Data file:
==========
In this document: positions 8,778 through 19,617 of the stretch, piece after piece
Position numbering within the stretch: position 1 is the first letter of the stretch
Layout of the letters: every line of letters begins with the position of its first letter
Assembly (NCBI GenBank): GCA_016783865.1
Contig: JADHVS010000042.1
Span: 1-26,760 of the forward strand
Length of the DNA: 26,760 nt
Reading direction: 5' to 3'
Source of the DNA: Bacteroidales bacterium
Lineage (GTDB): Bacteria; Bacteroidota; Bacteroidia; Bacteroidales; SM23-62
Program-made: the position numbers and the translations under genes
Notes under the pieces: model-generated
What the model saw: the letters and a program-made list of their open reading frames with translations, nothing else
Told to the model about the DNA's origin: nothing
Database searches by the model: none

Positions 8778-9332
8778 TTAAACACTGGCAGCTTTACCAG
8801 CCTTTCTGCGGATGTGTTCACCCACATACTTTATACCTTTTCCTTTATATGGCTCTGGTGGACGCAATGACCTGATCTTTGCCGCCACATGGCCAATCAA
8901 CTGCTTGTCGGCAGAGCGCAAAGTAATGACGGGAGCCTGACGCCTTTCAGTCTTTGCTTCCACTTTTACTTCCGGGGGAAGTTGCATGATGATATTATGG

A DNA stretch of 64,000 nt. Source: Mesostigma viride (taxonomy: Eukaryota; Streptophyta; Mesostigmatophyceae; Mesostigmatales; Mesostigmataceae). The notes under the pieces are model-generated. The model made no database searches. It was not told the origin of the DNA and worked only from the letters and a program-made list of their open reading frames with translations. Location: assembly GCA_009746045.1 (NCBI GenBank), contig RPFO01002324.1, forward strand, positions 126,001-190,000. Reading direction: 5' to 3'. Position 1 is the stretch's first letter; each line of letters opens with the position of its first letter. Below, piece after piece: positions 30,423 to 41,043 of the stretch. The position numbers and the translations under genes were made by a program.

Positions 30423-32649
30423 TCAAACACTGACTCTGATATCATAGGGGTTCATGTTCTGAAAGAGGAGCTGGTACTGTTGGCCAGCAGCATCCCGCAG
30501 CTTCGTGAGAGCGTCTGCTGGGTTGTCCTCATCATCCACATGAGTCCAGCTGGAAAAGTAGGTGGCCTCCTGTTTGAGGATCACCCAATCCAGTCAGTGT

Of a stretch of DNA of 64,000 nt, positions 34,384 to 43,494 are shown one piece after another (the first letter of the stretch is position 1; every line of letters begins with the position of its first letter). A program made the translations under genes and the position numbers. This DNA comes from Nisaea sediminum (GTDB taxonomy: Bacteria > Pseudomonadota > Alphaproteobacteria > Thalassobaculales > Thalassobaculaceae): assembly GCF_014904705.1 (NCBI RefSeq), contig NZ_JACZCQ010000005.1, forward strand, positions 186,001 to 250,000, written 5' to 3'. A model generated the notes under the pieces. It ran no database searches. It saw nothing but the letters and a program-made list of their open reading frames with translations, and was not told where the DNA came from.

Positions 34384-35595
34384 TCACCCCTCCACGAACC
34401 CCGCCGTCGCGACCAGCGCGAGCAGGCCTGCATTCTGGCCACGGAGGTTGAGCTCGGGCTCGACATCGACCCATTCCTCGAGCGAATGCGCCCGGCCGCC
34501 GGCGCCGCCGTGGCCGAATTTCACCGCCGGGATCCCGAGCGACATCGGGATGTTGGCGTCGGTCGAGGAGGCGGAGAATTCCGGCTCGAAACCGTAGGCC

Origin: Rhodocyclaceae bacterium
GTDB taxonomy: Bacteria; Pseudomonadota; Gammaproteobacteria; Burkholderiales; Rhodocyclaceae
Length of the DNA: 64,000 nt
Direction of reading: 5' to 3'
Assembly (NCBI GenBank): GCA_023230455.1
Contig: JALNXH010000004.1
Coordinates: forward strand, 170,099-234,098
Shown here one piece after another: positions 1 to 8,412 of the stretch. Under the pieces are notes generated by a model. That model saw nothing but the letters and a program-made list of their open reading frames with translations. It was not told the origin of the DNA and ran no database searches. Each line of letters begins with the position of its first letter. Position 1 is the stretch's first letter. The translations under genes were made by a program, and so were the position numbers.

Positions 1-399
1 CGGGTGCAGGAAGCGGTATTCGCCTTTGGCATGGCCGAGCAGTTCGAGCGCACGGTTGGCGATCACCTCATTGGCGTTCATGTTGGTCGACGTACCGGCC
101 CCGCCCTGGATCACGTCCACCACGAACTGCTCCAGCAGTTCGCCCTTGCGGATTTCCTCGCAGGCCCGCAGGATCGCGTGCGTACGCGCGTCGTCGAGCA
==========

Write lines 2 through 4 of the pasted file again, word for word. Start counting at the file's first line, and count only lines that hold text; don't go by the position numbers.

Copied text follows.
Position numbering within the stretch: position 1 is the first letter of the stretch
Layout of the letters: every line of letters begins with the position of its first letter
Assembly (NCBI GenBank): GCA_016783865.1